In 2008, researchers exploring two caves in the Swabian Jura mountains of Germany uncovered a handful of small, bone flutes. The finds were at least 35,000 years old, making them the oldest known instruments carved by Homo sapiens. The most complete measured just 8 inches long and had been fashioned from the wing bone of a griffon vulture.
Humans, these and other discoveries seem to suggest, have been making music for longer than we’ve lived in cities or grown crops.
Electronic musician, flutist and researcher Grace Leslie wants to know why.
She believes that music, from religious hymns to Taylor Swift anthems, may touch something deep in the human brain—a hardwired need, perhaps, to sit around a fire or in a concert arena and feel connected to the people around us.
“Music is found in disparate cultures all around the world. It’s an innately human ability,” she said. “And in most of those cultures, it’s used to draw people together.”
Leslie joined CU Boulder this fall as an assistant professor in the College of Music and the ATLAS Insitute where she leads the Brain Music Lab, one of the institute's portfolio of unorthodox research groups. Her work melds art, engineering and neuroscience to probe the millennia-spanning relationship between humans and a good tune, and whether the right kind of music can help to heal the body and brain.
She’s also a performer who taps into her own body to create music. In her flute concerts, Leslie often comes onstage wearing a medical device called an electroencephalogram (EEG) cap. The high-tech headgear transforms the rhythm of her brainwaves into hypnotic sounds that become part of her performance—the mind of the musician laid bare for an audience.
“How can we use that ability of music to create closeness to develop new technologies that can improve the connection between people?” Leslie asked. “That’s the challenge facing researchers.”
It was that same sense of connection that first drew Leslie to music.
She was born into a musical family—her grandmother was a piano teacher, and she learned to play when she was 4 years old. In fifth grade, she picked up the flute. There was something different, she felt, about playing music in a band.
“The flute really stuck with me because of the social element of it,” Leslie said. “As a shy person who wasn’t athletic, it was a way for me to feel like I was part of a group.”
She isn’t alone in that feeling. In a 2021 study, Leslie and her colleagues played music inspired by human heartbeats to participants looking at a series of images of people with different facial expressions: angry faces, sad faces and more. Just hearing those sounds changed how the subjects viewed the emotions on display in the photos—a sign that music may, somehow, be inherently tied to human empathy.
Some scientists theorize that our mothers may be largely responsible for this link. As the first person many humans interact with in a meaningful way, mothers communicate with their infants through what researchers call “motherese”—a language built on lullabies, coos and even the pum-pum of the human heart.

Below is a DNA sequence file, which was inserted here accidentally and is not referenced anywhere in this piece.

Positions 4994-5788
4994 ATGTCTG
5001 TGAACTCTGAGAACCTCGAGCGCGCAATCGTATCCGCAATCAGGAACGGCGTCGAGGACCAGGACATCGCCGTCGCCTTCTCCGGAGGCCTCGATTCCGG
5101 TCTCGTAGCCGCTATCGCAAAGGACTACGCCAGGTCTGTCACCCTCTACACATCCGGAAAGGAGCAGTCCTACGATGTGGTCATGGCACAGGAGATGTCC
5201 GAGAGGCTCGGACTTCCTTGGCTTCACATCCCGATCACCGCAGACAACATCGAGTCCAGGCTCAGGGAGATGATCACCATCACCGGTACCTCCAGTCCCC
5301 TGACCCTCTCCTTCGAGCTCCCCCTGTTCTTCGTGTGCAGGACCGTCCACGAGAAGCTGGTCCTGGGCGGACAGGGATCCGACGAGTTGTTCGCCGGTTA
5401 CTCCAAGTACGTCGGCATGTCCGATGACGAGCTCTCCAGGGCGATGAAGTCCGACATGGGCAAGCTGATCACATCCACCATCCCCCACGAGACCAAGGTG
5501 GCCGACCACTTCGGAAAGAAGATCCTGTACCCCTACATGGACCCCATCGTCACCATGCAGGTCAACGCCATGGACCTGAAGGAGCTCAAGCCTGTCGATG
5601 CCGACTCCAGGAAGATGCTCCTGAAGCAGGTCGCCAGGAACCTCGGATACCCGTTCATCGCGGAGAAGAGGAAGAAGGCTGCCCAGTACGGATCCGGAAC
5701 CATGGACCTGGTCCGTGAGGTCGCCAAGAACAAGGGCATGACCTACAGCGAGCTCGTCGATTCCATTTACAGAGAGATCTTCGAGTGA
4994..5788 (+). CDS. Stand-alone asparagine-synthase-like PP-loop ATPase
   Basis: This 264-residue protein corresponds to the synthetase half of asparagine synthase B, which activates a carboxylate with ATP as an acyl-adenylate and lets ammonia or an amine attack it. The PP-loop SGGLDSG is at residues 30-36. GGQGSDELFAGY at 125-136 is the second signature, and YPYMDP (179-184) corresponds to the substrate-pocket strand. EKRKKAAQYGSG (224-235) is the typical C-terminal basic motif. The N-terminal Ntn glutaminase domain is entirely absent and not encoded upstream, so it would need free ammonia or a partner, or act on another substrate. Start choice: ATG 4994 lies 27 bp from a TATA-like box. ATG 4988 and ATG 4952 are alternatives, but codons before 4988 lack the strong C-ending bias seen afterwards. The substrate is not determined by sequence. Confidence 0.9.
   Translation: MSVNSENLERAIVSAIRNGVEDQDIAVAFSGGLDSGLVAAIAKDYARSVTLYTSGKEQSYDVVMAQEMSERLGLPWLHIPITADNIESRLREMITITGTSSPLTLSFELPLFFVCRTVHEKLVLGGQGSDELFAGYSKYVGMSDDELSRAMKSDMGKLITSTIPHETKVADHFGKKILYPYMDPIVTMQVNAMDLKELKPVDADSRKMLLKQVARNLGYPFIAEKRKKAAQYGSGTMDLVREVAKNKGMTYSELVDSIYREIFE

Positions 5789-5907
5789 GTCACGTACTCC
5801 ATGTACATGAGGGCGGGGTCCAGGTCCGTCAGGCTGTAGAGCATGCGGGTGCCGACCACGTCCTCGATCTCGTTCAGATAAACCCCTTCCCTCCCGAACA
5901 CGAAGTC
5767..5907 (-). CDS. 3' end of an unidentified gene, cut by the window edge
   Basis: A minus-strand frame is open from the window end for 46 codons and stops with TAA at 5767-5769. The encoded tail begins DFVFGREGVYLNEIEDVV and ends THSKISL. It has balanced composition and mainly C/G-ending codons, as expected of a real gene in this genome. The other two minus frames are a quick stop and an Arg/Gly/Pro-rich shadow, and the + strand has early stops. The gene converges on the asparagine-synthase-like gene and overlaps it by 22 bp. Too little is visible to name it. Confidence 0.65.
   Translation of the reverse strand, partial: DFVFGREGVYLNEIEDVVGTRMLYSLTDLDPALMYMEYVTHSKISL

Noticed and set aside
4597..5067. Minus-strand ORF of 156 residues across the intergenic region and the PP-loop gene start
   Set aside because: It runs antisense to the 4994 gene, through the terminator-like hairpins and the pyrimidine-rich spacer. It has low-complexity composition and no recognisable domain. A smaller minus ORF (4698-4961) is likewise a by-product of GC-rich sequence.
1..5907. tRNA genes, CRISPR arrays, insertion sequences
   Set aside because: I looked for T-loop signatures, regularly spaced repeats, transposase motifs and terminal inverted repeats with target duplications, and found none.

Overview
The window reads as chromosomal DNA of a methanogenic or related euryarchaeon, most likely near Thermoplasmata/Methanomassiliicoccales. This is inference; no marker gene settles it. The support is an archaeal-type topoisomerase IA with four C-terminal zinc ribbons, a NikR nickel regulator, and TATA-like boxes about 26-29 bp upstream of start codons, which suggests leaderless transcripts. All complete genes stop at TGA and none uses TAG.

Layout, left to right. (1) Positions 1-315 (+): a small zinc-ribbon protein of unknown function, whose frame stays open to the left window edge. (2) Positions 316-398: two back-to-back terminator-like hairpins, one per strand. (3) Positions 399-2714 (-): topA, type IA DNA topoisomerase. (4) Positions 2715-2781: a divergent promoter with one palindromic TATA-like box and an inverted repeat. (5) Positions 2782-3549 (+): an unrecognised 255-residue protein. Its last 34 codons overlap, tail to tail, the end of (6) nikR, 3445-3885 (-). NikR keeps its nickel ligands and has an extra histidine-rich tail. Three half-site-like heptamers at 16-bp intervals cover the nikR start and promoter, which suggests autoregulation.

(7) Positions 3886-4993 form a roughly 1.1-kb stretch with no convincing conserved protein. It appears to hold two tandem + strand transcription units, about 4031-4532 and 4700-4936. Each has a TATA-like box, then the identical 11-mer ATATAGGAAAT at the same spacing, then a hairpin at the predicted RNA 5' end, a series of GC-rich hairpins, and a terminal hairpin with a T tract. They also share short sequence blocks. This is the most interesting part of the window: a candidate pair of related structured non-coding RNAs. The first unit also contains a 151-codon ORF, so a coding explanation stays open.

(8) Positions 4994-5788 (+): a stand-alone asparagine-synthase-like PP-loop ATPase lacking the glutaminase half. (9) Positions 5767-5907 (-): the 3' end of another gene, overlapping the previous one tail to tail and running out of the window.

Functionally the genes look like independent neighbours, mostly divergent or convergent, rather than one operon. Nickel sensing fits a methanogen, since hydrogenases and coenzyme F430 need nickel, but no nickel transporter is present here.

“It’s a musical language that mothers sing to their babies, which is a way of communicating affect to a child that hasn't learned spoken language yet,” Leslie said. “That mother-infant bond is important to the survival of the human race.”
In a new project funded through the U.S. National Science Foundation, she’s setting out to discover just how powerful that sort of music can be. She’ll travel to neonatal care units, where mothers often can’t communicate with their infants. Leslie will examine whether piping in heartbeat-like music to infants and their mothers can help them experience less stress and maybe even leave the hospital sooner.
“Is there something inherently healing for women going through that experience to be able to form that connection to their children through music?” she asked.
As a first step, Leslie plans to run similar experiments on healthy mothers and babies in her lab on the CU Boulder campus this spring. Her work is part of the College of Music’s new, interdisciplinary focus on developing “universal musicians”—or multiskilled, multifaceted artists who use music to engage with society.
She also hasn’t stopped performing.
In 2015, Leslie launched a concert series called Vessels drawing on the work of early pioneers in electronic music such as Pauline Oliveros, Alvin Lucier and Brian Eno.
In these performances, she turns to EEG technology to, almost literally, open up her brain for her listeners. EEG sensors, which doctors use to diagnose epilepsy and brain damage, measure the miniscule blips of electricity that thrum inside the brain all the time. One type of pattern called delta waves, for example, rises to the surface when humans fall fast asleep. When someone is awake and active, beta waves become more common.
Leslie wears a cap onstage at her concerts, which records all of those waves, then feeds them into a computer program that converts the signals into spare, sometimes-haunting sounds. At the same time, she plays her flute live, blowing into the instrument with slow and controlled breaths.
One audience member compared the sonic experience to resting in a warm bath. For the musician, it’s the ultimate exercise in vulnerability.
“Through listening to my body and brain rhythms converted into sound, I hope that the body and brain rhythms of my audience will begin to entrain to my own,” Leslie said.
Leslie noted that she sees a parallel between her performances as a musician and her research as a scientist—on the stage and off, she hopes to tap into music to break down the barriers that exist between people.
“It’s very different as a performer to go on stage and have your actual state revealed to an audience,” she said. “If I get nervous and my heart starts to beat, the whole idea is for the audience to be able to hear that.”